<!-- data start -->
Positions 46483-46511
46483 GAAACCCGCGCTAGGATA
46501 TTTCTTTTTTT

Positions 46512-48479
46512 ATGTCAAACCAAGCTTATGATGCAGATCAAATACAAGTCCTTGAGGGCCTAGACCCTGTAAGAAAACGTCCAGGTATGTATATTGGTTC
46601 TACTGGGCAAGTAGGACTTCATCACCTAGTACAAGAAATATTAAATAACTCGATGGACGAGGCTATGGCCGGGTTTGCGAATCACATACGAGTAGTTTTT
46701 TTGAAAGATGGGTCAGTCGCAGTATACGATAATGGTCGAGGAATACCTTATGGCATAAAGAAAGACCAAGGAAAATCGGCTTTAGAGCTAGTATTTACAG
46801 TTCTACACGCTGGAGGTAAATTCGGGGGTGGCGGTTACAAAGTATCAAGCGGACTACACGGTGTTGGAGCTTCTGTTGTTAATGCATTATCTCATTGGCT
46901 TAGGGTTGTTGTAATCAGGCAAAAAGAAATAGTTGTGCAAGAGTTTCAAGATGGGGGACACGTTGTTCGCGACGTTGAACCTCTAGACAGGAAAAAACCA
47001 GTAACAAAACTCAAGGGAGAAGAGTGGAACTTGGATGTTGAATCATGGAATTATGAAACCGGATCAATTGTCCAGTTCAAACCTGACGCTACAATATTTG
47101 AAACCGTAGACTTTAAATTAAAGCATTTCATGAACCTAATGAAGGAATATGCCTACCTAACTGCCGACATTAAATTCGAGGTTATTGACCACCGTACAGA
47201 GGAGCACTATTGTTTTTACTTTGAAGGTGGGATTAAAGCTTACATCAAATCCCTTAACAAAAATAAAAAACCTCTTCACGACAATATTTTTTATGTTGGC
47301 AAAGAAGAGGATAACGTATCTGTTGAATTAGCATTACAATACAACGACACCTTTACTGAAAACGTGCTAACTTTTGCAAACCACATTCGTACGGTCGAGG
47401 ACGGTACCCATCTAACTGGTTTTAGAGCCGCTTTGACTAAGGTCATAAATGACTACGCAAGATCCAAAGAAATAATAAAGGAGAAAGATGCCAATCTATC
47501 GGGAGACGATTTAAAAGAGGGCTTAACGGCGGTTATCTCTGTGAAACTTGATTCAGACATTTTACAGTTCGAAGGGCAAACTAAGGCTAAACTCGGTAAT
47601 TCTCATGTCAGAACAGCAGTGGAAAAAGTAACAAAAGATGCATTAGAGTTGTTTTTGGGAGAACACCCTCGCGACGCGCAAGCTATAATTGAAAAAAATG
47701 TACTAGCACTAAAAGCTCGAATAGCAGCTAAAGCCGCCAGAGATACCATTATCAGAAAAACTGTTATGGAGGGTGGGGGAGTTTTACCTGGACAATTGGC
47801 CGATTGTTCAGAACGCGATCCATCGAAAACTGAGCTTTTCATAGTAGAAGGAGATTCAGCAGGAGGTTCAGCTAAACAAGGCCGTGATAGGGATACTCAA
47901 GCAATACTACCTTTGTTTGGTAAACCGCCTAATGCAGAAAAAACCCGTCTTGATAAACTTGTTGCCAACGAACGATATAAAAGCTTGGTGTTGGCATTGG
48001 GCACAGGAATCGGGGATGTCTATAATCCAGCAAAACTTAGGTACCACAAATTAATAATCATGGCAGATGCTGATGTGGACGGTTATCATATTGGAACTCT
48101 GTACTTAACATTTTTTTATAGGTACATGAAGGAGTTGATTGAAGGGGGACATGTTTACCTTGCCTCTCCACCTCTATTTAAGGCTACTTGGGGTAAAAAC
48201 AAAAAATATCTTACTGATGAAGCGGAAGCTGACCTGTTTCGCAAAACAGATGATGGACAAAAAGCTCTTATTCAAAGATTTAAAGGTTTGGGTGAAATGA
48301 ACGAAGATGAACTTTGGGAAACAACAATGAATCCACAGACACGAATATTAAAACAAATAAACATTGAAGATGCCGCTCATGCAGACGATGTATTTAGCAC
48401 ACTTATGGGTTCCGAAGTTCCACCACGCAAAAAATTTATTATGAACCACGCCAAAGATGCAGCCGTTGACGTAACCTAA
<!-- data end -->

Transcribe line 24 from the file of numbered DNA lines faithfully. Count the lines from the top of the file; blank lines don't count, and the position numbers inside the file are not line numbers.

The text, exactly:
48401 ACTTATGGGTTCCGAAGTTCCACCACGCAAAAAATTTATTATGAACCACGCCAAAGATGCAGCCGTTGACGTAACCTAA